It was out of the ordinary for both the team and for the company. It was something new and exciting to utilize this information. Taking something out of its typical context to describe something else entirely, is innovative and exactly what they set out to do. And it worked.
Using space as a metaphor to explain the interactions between cover songs and their originals is fascinating and creative. Galaxy of Covers takes the concepts of a solar system and applies it to the elements of a cover song.
“Since it’s such a strong visual metaphor, it helps to kind of transport the core of the idea and make it interesting and fun to actually engage with it, even though there’s not even music, and it’s about music.” describes Jan, “I think combining like the idea of galaxies and space to music is kind of fun when you just think about, it in a way. Because there’s probably not even sound in space, right? I think it’s a very successful pairing of the two and I think sometimes can actually help form a different understanding of a topic, just by looking at it from a different point of view.”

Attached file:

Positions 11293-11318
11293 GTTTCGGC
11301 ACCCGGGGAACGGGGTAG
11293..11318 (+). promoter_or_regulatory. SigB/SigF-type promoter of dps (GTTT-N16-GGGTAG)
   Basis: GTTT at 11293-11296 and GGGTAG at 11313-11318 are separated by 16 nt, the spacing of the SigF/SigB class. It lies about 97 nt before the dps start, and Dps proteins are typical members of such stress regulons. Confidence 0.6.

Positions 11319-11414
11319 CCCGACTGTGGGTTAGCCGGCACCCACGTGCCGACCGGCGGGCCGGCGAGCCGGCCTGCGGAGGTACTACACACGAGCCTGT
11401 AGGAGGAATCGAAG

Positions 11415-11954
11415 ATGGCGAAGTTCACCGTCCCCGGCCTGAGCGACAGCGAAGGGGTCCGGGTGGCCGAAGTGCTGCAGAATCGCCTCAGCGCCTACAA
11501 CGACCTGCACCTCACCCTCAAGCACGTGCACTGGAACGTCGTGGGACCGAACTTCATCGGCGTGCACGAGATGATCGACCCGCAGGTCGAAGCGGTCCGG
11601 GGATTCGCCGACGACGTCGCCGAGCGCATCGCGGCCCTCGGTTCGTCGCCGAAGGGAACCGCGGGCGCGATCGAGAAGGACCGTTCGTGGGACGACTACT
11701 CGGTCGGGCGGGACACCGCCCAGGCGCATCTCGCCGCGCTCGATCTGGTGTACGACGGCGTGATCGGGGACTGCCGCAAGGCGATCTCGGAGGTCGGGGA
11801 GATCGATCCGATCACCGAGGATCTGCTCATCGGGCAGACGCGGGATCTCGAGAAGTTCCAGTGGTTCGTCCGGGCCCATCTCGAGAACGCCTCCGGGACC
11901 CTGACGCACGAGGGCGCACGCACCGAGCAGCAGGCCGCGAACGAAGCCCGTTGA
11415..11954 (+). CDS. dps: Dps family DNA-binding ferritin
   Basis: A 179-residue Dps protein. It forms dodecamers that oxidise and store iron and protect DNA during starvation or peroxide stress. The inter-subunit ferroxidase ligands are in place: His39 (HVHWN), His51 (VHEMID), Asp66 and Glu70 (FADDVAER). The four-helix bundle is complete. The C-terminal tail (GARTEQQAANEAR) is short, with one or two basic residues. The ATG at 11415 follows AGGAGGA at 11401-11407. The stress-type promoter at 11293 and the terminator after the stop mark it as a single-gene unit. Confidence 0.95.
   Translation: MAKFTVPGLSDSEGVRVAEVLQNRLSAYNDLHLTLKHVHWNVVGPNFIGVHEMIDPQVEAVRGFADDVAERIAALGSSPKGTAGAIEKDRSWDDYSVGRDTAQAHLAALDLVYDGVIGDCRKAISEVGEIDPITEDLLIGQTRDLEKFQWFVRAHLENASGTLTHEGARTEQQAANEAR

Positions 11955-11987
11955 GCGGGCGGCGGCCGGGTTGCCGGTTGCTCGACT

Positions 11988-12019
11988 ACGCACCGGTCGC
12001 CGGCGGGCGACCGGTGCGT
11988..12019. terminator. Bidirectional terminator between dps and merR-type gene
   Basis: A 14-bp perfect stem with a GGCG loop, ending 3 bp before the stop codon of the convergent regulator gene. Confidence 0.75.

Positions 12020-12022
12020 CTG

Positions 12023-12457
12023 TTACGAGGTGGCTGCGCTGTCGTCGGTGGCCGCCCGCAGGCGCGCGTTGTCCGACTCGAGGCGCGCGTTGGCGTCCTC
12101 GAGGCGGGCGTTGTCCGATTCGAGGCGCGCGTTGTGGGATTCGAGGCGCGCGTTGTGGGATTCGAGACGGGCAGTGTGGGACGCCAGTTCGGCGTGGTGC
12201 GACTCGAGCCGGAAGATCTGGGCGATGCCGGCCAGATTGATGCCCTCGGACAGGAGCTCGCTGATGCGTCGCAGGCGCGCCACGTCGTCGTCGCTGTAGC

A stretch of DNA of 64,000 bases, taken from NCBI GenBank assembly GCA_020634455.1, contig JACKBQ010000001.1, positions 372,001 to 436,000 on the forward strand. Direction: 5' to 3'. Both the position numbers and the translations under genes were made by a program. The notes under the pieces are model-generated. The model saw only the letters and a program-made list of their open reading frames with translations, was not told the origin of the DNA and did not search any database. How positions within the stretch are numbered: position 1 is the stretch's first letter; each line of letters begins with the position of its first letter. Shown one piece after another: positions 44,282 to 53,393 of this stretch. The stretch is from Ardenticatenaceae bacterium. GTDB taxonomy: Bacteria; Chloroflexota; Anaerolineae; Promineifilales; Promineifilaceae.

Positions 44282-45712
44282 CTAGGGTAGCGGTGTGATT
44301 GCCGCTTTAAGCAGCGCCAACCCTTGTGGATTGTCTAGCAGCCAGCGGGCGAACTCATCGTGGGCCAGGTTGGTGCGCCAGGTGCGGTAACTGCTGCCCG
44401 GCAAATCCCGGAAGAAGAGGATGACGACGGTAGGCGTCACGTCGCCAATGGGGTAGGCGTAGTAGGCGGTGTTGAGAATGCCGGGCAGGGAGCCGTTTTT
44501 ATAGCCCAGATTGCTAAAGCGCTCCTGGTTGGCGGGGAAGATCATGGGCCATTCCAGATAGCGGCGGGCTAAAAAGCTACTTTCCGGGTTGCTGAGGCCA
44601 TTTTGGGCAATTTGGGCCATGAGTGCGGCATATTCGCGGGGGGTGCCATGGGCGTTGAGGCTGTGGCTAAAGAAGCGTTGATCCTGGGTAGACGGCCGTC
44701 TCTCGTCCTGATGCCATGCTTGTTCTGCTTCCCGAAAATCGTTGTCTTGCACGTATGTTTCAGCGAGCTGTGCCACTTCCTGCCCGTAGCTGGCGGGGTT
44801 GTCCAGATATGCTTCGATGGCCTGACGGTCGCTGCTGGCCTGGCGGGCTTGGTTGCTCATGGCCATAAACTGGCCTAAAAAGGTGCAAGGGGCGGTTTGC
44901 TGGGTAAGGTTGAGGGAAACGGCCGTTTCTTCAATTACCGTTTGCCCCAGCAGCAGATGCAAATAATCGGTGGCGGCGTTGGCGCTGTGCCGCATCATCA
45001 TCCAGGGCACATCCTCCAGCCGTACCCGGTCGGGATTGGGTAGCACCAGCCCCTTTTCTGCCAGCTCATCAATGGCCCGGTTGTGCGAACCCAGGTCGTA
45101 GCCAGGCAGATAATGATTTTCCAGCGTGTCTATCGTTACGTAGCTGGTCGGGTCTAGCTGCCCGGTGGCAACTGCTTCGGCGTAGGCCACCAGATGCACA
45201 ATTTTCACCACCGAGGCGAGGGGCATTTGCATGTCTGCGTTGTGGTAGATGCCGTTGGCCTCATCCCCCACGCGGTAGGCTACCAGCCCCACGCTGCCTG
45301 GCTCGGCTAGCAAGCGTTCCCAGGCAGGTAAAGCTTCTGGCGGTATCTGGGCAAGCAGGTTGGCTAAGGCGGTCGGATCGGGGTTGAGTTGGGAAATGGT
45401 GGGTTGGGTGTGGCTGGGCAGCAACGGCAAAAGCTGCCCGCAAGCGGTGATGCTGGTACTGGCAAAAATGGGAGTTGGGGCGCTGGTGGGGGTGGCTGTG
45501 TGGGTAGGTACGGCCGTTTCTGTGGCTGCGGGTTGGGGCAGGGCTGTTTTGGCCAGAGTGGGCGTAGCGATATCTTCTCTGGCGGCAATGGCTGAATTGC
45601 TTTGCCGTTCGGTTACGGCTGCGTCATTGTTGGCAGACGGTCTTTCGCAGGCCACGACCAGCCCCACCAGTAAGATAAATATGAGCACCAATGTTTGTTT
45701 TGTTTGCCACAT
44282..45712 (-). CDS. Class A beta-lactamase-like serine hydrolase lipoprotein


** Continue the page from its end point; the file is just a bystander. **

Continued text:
The obstacles they faced were no more than usual, the team said.
In terms of design, they needed to figure out what was the best way to showcase the information. What variables to include, does it make sense to show it like this and does it look good. In terms of data, the data gathering, and animations were tricky as it was something different and unique. It was the usual amount of complexity.
The team wanted to bring more of an interactive style to the data by using clips from the song as you hovered over the orbiting ‘planet’. However, it caused some struggles in terms of post-licensing and copyright. Add to that, there were extra steps that would make the data frustrating to use for their viewers as each time required the viewer to log in to their Spotify account.
During this, they listened to quite a few covers and of course, some members of the team had their own favourites.
Jan’s favourite from the project is “Hurt” by Johnny cash, originally by Nine Inch Nails.
Ilya’s favourite was “Hallelujah” by Jeff Buckley, originally by Leonard Cohen. His second favourite was “All Along the Watch Tower” by Jimi Hendrix, originally by Bob Dylan.
All in all, the team had fun with the project. It showed the viewers and the team themselves what can be accomplished when you set your mind to a task.
“If you have some cool idea, then try to work towards implementing it. Something comes out of it, Ilya explains.
“It’s a good example of what can happen if you try to apply a completely outfield metaphor to a different chart or a topic. I’m quite happy with how it turned out. And it’s not always as successful, I would say, but in this case, it worked out very nicely,” concludes Jan.